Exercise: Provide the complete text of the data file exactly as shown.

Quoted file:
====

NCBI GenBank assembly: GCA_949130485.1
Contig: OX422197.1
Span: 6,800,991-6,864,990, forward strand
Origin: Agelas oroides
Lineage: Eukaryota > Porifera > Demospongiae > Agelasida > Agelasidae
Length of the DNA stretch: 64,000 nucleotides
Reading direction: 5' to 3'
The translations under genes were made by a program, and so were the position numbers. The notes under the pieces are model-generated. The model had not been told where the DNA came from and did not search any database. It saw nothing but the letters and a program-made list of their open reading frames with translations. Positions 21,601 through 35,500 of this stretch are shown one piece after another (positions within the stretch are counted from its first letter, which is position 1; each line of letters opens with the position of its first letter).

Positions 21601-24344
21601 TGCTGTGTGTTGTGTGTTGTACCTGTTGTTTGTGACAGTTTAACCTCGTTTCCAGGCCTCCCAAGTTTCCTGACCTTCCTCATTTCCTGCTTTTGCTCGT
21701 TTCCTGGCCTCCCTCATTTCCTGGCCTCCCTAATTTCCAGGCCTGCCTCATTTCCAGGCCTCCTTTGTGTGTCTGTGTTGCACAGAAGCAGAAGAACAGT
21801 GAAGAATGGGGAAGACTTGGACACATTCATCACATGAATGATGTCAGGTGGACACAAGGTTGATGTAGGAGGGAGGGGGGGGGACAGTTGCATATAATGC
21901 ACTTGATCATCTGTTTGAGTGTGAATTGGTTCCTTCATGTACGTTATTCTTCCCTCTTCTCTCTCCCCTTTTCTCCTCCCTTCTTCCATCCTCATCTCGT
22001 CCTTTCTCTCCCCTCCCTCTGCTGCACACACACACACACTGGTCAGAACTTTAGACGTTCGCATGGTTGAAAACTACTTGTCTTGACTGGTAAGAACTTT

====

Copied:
NCBI GenBank assembly: GCA_949130485.1
Contig: OX422197.1
Span: 6,800,991-6,864,990, forward strand
Origin: Agelas oroides
Lineage: Eukaryota > Porifera > Demospongiae > Agelasida > Agelasidae
Length of the DNA stretch: 64,000 nucleotides
Reading direction: 5' to 3'
The translations under genes were made by a program, and so were the position numbers. The notes under the pieces are model-generated. The model had not been told where the DNA came from and did not search any database. It saw nothing but the letters and a program-made list of their open reading frames with translations. Positions 21,601 through 35,500 of this stretch are shown one piece after another (positions within the stretch are counted from its first letter, which is position 1; each line of letters opens with the position of its first letter).

Positions 21601-24344
21601 TGCTGTGTGTTGTGTGTTGTACCTGTTGTTTGTGACAGTTTAACCTCGTTTCCAGGCCTCCCAAGTTTCCTGACCTTCCTCATTTCCTGCTTTTGCTCGT
21701 TTCCTGGCCTCCCTCATTTCCTGGCCTCCCTAATTTCCAGGCCTGCCTCATTTCCAGGCCTCCTTTGTGTGTCTGTGTTGCACAGAAGCAGAAGAACAGT
21801 GAAGAATGGGGAAGACTTGGACACATTCATCACATGAATGATGTCAGGTGGACACAAGGTTGATGTAGGAGGGAGGGGGGGGGACAGTTGCATATAATGC
21901 ACTTGATCATCTGTTTGAGTGTGAATTGGTTCCTTCATGTACGTTATTCTTCCCTCTTCTCTCTCCCCTTTTCTCCTCCCTTCTTCCATCCTCATCTCGT
22001 CCTTTCTCTCCCCTCCCTCTGCTGCACACACACACACACTGGTCAGAACTTTAGACGTTCGCATGGTTGAAAACTACTTGTCTTGACTGGTAAGAACTTT